Global Warming Deniers Need to Get Their Villains Straight

If you happen to be a global warming denier, the first step in your recovery is to get your villains straight or soon you’ll be adding your mama to the list of global warming conspirators.

In early 1998, ExxonMobil helped create the Global Climate Science Team (GCST), a task force charged with discrediting the scientific consensus opinion that greenhouse gases are warming the planet. Members of the task force included ExxonMobil’s senior environmental lobbyist, Randy Randol; the American Petroleum Institute’s public relations representative, Joe Walker; and Steven Milloy, who heads a non-profit organization called the Advancement of Sound Science Coalition. Milloy’s organization had been secretly formed in 1993 by tobacco giant Philip Morris with the goal of creating uncertainty about the health hazards posed by second-hand smoke.

This is not the first time that API has been at the center of a secretive campaign to derail carbon controls. In the late 1990s, the institute conspired with Exxon and a cadre of right-wing think tanks to create the “Global Climate Science Communications Action Plan” — an effort to fund any and all climate research that hypes the “weaknesses in scientific understanding” of global warming. “Victory will be achieved,” the plan explained, when “those promoting the Kyoto treaty on the basis of extant science appear to be out of touch with reality.”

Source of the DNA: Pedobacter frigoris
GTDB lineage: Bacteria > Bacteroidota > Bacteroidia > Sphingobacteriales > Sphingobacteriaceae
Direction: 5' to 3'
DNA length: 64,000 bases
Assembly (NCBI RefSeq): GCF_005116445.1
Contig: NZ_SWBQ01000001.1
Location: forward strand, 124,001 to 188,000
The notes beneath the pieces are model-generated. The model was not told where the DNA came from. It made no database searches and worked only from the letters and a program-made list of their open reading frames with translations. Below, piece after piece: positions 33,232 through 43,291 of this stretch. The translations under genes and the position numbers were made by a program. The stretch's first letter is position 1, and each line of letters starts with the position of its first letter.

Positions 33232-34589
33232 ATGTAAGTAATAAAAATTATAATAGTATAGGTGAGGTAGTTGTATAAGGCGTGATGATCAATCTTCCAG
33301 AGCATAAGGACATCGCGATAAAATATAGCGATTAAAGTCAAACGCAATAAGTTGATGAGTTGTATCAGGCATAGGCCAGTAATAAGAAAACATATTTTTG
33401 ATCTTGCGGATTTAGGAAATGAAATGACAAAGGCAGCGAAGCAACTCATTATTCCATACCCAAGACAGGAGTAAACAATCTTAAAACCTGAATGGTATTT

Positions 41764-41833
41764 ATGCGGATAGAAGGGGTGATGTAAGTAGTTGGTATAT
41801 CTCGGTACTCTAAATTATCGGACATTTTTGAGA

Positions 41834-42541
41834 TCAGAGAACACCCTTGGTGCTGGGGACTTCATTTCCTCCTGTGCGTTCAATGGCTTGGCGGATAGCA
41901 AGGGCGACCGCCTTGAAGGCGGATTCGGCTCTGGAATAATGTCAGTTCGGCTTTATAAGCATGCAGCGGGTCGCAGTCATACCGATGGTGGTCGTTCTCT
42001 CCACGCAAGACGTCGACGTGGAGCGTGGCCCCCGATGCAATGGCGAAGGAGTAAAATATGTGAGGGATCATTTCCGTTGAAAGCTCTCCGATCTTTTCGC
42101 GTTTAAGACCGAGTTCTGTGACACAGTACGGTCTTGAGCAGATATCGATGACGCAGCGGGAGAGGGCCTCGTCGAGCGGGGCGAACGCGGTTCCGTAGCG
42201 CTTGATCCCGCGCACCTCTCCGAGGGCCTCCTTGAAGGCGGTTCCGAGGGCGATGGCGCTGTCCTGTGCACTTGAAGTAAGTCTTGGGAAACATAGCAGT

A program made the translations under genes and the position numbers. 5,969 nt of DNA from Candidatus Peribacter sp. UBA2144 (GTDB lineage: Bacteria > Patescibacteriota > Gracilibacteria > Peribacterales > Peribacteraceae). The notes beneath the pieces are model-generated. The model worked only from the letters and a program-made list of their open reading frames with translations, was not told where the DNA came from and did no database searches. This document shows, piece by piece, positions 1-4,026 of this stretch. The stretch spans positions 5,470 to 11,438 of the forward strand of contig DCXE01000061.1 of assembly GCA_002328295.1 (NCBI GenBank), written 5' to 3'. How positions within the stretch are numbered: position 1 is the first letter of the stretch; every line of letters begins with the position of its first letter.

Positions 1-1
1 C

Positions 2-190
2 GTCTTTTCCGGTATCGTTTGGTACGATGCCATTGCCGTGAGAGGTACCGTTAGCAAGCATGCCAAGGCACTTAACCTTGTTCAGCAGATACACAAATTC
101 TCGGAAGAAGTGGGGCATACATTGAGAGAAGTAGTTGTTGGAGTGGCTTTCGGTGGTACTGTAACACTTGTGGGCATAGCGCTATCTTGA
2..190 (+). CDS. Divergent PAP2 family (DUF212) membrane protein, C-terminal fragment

According to a leaked internal memo, the head of API directed nearly 400 member companies to mobilize their employees to attend “Energy Citizen” rallies in 20 states to protest a cap on carbon pollution. To ensure the success of the fake grass-roots protests, Gerard bragged that he had also enlisted a bevy of polluting allies — including the U.S. Chamber of Commerce and the National Association of Manufacturers.

“Please treat this information as sensitive,” Gerard cautioned in the memo. “We don’t want critics to know our game plan.”

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